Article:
The IEP meeting is a time to use teamwork to help your child, and create goals for the future — not to revisit or argue over past mistakes. At the meeting, show a positive outlook. Start by talking about some areas you know everyone will agree with. Avoid speaking in absolutes, such as “always” or “never.” Focus on your concerns about your child and specific needs, and use questions (“What if we tried…?”) to elicit suggestions from other IEP team members, rather than a declarative statement of a firm position.
Use this information to develop your ideal IEP to present at the meeting. Gather all available information that supports your position and your child's ideal IEP. This can include new information, such as an evaluation by someone outside the school district or a statement from your child's pediatrician.
Ask for a written list of the people the school plans to have at your child's IEP meeting. Let your school contact person know if you plan to bring others to the meeting as well. Try to find out in advance what school staff members are likely to recommend at the meeting. It is especially important for you to know what to expect from your child's teacher, as her opinions and suggestions will usually be given great deference. If possible, meet with the teacher in advance to go over your mutual concerns — things will go better if you and the teacher present a united front.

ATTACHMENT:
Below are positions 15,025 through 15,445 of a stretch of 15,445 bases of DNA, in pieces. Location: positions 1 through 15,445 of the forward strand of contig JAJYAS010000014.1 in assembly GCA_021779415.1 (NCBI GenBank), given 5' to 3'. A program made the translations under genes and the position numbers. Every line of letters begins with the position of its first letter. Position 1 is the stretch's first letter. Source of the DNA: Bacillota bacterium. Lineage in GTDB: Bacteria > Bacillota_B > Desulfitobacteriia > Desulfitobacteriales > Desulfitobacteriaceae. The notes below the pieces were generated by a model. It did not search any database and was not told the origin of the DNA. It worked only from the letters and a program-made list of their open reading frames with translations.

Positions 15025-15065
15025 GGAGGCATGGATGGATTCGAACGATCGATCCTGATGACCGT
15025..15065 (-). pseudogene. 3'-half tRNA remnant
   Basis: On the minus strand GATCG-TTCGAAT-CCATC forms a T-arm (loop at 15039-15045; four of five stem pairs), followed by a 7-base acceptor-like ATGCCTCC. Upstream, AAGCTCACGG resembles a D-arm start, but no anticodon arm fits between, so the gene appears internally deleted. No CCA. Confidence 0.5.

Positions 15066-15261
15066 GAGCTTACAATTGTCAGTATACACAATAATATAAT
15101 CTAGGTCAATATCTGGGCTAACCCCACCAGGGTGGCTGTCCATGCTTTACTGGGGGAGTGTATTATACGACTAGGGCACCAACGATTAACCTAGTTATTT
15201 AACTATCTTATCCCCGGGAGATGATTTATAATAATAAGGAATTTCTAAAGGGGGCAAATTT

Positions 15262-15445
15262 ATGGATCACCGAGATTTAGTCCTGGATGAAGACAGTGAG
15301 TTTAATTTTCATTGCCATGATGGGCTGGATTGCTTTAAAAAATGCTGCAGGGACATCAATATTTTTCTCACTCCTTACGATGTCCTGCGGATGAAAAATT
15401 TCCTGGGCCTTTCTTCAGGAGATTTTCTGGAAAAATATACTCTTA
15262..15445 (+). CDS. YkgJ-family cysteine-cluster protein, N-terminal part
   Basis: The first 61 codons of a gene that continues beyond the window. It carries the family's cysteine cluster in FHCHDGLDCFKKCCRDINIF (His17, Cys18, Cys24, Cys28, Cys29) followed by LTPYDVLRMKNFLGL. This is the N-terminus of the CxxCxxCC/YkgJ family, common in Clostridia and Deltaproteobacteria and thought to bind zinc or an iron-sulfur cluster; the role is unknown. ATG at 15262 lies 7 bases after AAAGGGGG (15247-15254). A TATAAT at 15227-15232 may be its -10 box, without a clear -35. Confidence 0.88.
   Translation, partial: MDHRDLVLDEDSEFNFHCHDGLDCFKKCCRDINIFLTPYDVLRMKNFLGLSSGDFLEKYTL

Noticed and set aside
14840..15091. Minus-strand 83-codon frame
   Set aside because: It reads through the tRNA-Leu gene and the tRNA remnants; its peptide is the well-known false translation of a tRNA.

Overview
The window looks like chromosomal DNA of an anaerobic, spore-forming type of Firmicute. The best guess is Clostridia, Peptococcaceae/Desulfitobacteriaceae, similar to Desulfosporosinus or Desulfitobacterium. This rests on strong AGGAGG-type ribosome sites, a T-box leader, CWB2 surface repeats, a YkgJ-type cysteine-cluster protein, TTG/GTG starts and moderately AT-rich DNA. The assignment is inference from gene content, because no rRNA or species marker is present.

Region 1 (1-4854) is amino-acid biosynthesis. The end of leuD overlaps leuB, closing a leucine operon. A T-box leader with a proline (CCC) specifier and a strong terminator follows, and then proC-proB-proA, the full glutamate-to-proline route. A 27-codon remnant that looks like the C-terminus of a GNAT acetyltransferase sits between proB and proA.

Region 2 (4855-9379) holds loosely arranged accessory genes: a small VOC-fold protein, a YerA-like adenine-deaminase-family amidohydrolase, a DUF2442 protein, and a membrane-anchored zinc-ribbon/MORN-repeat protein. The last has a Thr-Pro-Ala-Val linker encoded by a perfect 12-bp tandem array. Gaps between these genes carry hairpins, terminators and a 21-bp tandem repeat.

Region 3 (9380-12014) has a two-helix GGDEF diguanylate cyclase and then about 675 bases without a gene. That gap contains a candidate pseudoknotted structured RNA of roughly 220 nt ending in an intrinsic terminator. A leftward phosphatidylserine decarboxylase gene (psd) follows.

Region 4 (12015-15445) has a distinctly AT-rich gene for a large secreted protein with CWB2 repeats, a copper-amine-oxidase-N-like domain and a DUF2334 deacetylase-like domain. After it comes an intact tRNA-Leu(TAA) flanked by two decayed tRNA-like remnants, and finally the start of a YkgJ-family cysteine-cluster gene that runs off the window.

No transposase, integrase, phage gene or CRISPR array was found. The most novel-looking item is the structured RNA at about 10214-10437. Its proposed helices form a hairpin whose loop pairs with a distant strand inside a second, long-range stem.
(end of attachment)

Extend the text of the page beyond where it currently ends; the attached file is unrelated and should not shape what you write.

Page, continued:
Invite appropriate people who can support your position to speak at the IEP meeting. This can be an experienced advocate, a professional who has worked with your child, or someone who provides services that you would like your child to receive. If a key person cannot intend, have her prepare a written statement for you to read at the meeting. It is also a good idea to bring a support person, such as a friend or another parent, who can assist you by taking notes and helping you stay focused at the meeting.
Organize your materials in advance and make photocopies of any important documents or exhibits (such as samples of your child's school work) that you are bringing, so that you can distribute these to the other people at the meeting. You may want to assemble a portfolio of your child's work, and keep a binder with all school documents, reports, and information related to the IEP process. These can be updated from year to year.